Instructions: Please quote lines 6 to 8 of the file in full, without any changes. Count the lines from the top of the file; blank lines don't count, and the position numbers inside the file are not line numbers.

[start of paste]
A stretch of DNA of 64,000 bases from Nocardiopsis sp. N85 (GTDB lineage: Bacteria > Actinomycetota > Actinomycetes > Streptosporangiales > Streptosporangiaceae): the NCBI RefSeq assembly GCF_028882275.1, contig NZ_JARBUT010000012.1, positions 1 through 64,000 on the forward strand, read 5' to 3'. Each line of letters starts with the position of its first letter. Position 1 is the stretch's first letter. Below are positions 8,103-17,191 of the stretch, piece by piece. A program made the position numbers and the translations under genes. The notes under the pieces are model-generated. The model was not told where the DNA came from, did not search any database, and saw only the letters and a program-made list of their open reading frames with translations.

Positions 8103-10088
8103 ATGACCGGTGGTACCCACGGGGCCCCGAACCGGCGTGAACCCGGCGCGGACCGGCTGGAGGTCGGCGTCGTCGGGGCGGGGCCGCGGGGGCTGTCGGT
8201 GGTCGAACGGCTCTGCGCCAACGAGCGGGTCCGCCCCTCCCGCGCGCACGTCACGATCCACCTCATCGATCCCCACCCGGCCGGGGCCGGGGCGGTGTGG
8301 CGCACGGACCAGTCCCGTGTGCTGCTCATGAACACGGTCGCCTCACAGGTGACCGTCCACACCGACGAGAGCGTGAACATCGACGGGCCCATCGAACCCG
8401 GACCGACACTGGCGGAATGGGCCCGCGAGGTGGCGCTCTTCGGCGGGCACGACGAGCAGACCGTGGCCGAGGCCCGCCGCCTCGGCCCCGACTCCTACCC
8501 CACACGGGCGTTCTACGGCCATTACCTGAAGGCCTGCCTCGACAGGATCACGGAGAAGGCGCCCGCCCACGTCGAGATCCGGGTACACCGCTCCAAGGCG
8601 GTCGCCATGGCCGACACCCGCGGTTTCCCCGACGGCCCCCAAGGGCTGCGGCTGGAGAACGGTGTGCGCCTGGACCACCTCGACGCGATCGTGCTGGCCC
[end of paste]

8401 GACCGACACTGGCGGAATGGGCCCGCGAGGTGGCGCTCTTCGGCGGGCACGACGAGCAGACCGTGGCCGAGGCCCGCCGCCTCGGCCCCGACTCCTACCC
8501 CACACGGGCGTTCTACGGCCATTACCTGAAGGCCTGCCTCGACAGGATCACGGAGAAGGCGCCCGCCCACGTCGAGATCCGGGTACACCGCTCCAAGGCG
8601 GTCGCCATGGCCGACACCCGCGGTTTCCCCGACGGCCCCCAAGGGCTGCGGCTGGAGAACGGTGTGCGCCTGGACCACCTCGACGCGATCGTGCTGGCCC